Kids’ Music, for Grown-Ups

Many of us here are Foundling House are both parents and appreciators of fine music. This means we try to pass a love of good music on to our children, though this can be a difficult task at times. There exists a vast and nigh-impregnable jungle of subpar kids’ music out there—all of which will go unnamed here. Suffice it to say, it’s often designed to appeal quickly to children with the bare offering a danceable beat. Or it’s overly sentimental—the sonic and lyrical equivalent of trying to stand on a waterbed.

We remember being kids in the seventies and eighties, and some of us raised kids or had young siblings during the nineties. The Muppets and Sesame Street reigned supreme, with their apparent rock influences pushing into the music. Then there were shows like Mister Rogers’ Neighborhood, which had that stellar piano combo and compositions put together by jazz great Johnny Costa, and later Blue’s Clues, which featured percussion-based jazz with cool world elements. The creators of these shows took obvious care in selecting music which was as good as the entertainment value of the productions. Plus, they seemed to think that kids could actually handle listening to excellent music.

The notion that kids need decent music as much as adults is home territory for us. Therefore, we’re taking the time to point you in the direction of a pair of wonderful offerings from a couple different artists.

Randall Goodgame: Slugs & Bugs

If you don’t know about the Slugs & Bugs empire, get ready to be inundated. Back in 2007, Randall and fellow Nashville singer-songwriter (and all-around great guy) Andrew Peterson released Slugs & Bugs & Lullabies, full of the silliness of Veggie Tales, and crafted with Goodgame’s and Peterson’ poignant and poetic lyricism and with the splendid sensibilities of all their Nashville session musician friends. Ben Shive, the producer and multi-instrumentalist  behind albums by acts such as Colony House, Dave Barnes, and Rend Collective lends his talents. So do producer Gabe Scott, drummer extraordinaire Paul Eckberg, and banjo player Ron Block of Union Station.

The record was a huge success, and it became the cornerstone of Randall’s main career direction from then up to the present. He went on to make four other albums in the same vein, including volumes one and two of Sing the Bible with Slugs & Bugs, two projects which put straight Scripture to music (including hilarious, weird verses like Deuteronomy 14:21—“Do not eat anything you find already dead). On these he brought even more talented friends to the table—folks like harmonica player Buddy Greene, the African Children’s Choir, and vocalists Nickie Conley and Jason Eskridge.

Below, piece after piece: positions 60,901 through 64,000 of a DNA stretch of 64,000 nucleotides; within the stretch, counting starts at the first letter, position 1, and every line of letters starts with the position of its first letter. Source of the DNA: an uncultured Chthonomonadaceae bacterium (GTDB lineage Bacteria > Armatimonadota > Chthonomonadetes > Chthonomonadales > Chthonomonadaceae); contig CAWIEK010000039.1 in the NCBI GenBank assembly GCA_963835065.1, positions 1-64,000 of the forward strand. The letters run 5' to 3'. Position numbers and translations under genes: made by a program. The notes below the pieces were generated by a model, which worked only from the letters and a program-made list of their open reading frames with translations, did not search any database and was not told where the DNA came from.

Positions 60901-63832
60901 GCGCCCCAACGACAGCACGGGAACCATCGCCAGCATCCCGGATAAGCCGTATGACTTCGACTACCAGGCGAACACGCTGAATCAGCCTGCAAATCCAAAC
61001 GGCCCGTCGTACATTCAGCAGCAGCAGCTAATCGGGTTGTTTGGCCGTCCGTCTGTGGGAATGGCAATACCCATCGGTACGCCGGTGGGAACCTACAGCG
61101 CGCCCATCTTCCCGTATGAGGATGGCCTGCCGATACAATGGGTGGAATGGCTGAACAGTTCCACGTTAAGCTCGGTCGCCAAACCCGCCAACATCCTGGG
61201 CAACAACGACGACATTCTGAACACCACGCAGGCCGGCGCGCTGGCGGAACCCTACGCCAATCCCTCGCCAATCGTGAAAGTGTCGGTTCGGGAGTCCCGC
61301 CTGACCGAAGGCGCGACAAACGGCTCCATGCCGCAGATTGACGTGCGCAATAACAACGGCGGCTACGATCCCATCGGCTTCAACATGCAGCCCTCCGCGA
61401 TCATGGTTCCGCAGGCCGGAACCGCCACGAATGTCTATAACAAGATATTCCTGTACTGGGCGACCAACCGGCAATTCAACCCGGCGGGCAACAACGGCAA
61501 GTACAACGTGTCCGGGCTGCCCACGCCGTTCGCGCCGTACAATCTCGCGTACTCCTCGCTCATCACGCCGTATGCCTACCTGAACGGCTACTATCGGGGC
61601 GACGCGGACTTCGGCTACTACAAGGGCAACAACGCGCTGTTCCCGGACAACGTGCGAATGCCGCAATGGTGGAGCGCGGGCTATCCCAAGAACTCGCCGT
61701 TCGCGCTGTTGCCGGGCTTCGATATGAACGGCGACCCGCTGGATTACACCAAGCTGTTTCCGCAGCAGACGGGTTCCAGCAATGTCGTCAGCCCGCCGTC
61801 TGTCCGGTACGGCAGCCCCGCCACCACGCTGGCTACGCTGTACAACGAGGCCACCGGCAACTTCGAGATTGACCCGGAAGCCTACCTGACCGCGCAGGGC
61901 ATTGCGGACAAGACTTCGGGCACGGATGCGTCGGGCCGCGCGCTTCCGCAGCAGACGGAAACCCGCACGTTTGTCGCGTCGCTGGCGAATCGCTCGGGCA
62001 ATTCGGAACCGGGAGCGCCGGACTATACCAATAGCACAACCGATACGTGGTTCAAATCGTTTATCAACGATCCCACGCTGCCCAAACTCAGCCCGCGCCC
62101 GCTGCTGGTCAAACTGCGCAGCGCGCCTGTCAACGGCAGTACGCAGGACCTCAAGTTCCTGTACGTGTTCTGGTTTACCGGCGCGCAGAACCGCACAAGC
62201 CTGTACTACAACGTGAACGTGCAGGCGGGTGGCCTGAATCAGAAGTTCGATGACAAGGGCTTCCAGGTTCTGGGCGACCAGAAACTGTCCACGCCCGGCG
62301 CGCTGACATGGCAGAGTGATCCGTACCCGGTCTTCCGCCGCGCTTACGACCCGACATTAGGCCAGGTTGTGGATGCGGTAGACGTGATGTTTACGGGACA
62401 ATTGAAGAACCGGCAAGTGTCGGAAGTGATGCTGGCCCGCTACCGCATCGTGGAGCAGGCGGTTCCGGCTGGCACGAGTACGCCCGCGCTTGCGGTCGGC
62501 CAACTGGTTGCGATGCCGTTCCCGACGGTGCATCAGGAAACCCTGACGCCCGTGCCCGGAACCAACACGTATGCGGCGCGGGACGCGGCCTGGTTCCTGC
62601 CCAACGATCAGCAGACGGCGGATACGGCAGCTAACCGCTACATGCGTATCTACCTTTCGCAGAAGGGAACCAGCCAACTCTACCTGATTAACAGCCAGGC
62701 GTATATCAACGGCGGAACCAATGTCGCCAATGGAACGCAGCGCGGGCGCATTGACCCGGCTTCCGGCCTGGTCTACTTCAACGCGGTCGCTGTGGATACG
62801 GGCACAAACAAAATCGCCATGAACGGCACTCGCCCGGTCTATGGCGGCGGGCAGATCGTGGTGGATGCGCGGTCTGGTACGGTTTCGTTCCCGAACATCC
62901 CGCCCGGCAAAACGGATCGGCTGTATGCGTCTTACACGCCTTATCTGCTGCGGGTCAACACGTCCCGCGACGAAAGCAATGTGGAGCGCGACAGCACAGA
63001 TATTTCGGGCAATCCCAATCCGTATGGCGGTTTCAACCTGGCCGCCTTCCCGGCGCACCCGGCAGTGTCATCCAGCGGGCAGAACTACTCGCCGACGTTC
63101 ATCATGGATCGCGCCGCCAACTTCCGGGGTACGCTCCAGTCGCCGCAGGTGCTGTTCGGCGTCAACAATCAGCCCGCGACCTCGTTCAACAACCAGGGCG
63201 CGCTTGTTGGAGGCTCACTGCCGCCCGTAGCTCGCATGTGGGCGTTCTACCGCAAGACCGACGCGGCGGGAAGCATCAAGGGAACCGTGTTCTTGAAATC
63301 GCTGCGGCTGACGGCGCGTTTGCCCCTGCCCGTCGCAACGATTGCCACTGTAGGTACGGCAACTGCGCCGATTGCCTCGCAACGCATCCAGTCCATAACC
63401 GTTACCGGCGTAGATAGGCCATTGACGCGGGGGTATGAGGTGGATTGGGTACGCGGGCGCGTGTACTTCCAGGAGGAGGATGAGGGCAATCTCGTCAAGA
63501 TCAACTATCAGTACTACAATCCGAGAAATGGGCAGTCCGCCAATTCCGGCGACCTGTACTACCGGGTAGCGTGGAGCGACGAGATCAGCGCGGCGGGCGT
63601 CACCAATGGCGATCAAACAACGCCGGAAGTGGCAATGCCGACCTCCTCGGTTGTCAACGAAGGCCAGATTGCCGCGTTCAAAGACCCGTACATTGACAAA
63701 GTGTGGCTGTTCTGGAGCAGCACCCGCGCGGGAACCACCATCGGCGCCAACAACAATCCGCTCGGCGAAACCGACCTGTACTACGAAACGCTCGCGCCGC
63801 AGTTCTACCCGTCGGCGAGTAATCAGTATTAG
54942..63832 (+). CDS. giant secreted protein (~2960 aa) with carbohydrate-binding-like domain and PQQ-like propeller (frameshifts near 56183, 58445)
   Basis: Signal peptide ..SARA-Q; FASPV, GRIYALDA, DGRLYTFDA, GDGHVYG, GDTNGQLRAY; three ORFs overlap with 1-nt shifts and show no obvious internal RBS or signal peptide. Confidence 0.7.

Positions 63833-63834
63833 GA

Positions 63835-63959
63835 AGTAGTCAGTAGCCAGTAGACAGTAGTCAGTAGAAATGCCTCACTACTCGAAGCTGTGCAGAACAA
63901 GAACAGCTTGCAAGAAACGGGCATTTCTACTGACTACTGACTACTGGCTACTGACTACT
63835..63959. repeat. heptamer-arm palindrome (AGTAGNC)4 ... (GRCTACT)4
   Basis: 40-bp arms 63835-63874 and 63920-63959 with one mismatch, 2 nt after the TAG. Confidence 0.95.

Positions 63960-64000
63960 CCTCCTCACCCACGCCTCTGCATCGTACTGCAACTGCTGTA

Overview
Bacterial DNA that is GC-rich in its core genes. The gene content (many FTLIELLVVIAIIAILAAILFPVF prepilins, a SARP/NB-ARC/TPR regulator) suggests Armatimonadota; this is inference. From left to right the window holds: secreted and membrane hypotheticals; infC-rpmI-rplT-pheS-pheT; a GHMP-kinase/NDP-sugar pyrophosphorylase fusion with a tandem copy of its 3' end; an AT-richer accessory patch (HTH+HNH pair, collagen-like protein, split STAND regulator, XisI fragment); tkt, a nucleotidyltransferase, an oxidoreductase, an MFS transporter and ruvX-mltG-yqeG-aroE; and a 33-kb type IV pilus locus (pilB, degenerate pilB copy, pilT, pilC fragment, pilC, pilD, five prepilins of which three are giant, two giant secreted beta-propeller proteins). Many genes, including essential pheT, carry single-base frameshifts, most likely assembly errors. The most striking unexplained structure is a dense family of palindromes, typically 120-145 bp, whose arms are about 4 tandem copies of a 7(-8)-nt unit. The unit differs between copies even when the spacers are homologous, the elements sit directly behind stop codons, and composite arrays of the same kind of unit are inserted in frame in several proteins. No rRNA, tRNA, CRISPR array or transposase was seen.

Randall is regularly on the road with Slugs & Bugs, and the shows make for wonderful parent-kid dates. You can find all kinds of fun resources at Slugsandbugs.com.

Alathea: Songs for Children

Cristi Johnson and Mandee Radford have been making music since before they had kids. With songwriting abilities such as theirs, the temptation would seem to be to make the move to Nashville, but they’ve continued to hunker down in the northeast mountain corners of Tennessee, and their music reflects it. The instrumentation and production on Alathea’s Songs for Children: Sunnyside and Starlight is organic and roots-based, and the songwriting leaps from place to place with the guilelessness of a child’s imagination. The record is a double album, functioning around the same sort of light-and-dark motif as Ralph Stanley’s Saturday Night & Sunday Morning insofar as the first disc is songs for day and the second leans toward lullabies.

Listening through, one gets the feeling that these songs had their genesis in Mandee’s and Cristi’s kitchens and living rooms. Dobro and lap dulcimer walk alongside the guitars on the record, and the sound is reminiscent of the Appalachian hills whence it came. Traditionals and old hymns like “For the Beauty of the Earth” and the “Sunnyside Mountain Medley” are interspersed with songs like “Blueberry Jam” (a blues jam, of course) and “Last Piece of Bread,” a wonderful tune about the very old and often unwritten southern tradition that you don’t eat the last piece of food in the dish, just in case somebody else wants or needs it.

Mandee and Cristi also tour, often taking their own kids with them, leading camps and teaching their brand of song and their appreciation of traditional Appalachian music to children. More information can be found at alathea.com.

The great thing about these albums is that they’re endlessly listenable. You can be thirty-four—not to mention any names—and still sing along. Gone are the days when you wanted to claw out your frontal lobe just to remove “The Song That Never Ends” (which has now returned to you—you’re welcome). Children need good music just as much as their parents.

And now, because we’re a little mischievous and suffer from occasional irreverence, we’ll finish by daring you to follow this link to a little kids’ tune by songwriting giants Over the Rhine. If you’re a parent, you’ll understand.

2 Comments

  1. Rachel
    Aug 30, 2017

    Alathea is an exciting new find for us! Thanks for the introduction – we will be listening on the long long drive to school today.

  2. Rachel
    Sep 5, 2017

    Thank you! This is the kind of stuff I’m desperate for and just don’t know how to find it on my own!

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